What's troubling is that these unfocused ramblings are snapped up by conservative media outlets, and branded as being indicative of the will of young people.

All that aside, I feel it necessary to mention that I can't stand cranks - be they right wing or left.
posted by aladfar at 5:52 PM on November 23, 2001


A conclusion in search of validation. And there's that odd sense of personal resentment that others have noted. Dogma veneered with just enough academic jargon to jingle the trailer park wind chimes. A nascent Jay Sekulow?
posted by Opus Dark at 6:11 PM on November 23, 2001


I'm surprised that he describes UCLA student as vulnerable. Isn't that a little patronising?
posted by RobertLoch at 6:33 PM on November 23, 2001


Yeccchh.
posted by mmarcos at 6:56 PM on November 23, 2001


And this evil must be eradicated before it spreads and engulfs the aspiring youth of our nation in its dark and shadowy tentacles.

Hey, this kid could grow up to be President.
posted by Optamystic at 7:14 PM on November 23, 2001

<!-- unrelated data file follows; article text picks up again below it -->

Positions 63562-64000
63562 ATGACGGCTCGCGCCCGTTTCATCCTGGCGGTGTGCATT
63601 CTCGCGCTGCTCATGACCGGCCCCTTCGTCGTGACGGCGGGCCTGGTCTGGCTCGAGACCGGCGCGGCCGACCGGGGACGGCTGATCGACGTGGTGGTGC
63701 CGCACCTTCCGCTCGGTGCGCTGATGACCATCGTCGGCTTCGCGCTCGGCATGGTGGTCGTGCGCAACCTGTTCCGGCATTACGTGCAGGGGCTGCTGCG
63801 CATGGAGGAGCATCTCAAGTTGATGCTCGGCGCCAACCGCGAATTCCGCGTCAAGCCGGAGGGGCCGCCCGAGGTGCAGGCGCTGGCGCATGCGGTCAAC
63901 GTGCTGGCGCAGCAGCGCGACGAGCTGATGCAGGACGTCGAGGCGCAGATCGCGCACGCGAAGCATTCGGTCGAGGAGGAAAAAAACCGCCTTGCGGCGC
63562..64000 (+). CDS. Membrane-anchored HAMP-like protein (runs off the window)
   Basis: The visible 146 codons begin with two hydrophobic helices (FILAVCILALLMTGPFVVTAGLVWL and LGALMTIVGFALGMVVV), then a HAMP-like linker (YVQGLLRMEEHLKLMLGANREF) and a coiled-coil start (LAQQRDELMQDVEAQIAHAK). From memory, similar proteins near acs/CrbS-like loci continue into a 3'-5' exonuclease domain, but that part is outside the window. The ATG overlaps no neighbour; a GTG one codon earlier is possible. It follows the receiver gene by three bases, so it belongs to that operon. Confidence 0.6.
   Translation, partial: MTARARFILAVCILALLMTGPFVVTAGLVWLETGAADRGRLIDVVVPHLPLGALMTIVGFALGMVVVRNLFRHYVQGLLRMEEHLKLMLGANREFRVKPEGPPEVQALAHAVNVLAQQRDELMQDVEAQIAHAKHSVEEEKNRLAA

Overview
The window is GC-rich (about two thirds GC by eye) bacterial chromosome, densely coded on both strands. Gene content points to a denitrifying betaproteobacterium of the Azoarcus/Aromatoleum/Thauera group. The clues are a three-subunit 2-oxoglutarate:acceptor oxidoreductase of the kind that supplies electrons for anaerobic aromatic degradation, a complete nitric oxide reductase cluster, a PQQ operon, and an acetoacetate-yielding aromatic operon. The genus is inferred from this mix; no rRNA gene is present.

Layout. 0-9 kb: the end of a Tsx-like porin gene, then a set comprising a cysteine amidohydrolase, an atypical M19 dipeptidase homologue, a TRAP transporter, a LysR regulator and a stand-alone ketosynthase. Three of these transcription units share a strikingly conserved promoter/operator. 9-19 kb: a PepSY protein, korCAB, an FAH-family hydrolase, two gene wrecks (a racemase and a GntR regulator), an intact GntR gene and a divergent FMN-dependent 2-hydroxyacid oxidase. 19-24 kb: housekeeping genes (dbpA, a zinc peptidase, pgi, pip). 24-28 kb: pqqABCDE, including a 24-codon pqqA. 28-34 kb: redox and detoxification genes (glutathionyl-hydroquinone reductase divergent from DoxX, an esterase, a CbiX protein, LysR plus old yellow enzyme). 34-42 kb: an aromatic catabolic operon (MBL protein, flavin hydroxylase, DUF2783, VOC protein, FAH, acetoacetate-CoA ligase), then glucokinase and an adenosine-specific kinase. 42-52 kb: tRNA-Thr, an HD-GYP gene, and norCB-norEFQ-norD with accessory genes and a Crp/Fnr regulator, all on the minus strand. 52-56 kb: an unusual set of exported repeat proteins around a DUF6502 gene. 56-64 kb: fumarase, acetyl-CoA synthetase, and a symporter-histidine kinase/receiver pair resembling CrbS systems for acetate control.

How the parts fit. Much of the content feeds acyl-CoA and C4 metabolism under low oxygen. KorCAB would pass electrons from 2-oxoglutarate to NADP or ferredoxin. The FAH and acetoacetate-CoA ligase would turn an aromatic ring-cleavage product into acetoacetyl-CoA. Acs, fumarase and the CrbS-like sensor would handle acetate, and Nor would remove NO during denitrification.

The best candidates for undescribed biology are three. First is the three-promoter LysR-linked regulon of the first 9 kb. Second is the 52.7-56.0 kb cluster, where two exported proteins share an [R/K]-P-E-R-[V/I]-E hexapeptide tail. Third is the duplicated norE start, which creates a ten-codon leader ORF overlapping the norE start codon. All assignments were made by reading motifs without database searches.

Someone better sign this guy up for the Junior Anti-Sex League stat.
posted by solistrato at 7:16 PM on November 23, 2001


Have you seen his picture, solistrato? The guy's a walking "Junior Anti-Sex League".
posted by Optamystic at 7:42 PM on November 23, 2001


Ah, to be young and stupid again...
posted by Poagao at 7:52 PM on November 23, 2001


Perhaps this test ought to be used as a trial balloon in any given forum, if for no other purpose than to judge exactly how "open-minded" the forum's participants are... criticism of the essay is only attempted in a point-by-point form in one comment, whereas the rest (but one) are more or less of the opinion that the guy is a madman, an extreme right winger, and generally unfit to write. Looks like there might not be much ideological wiggle room for acceptance with the MeFi set.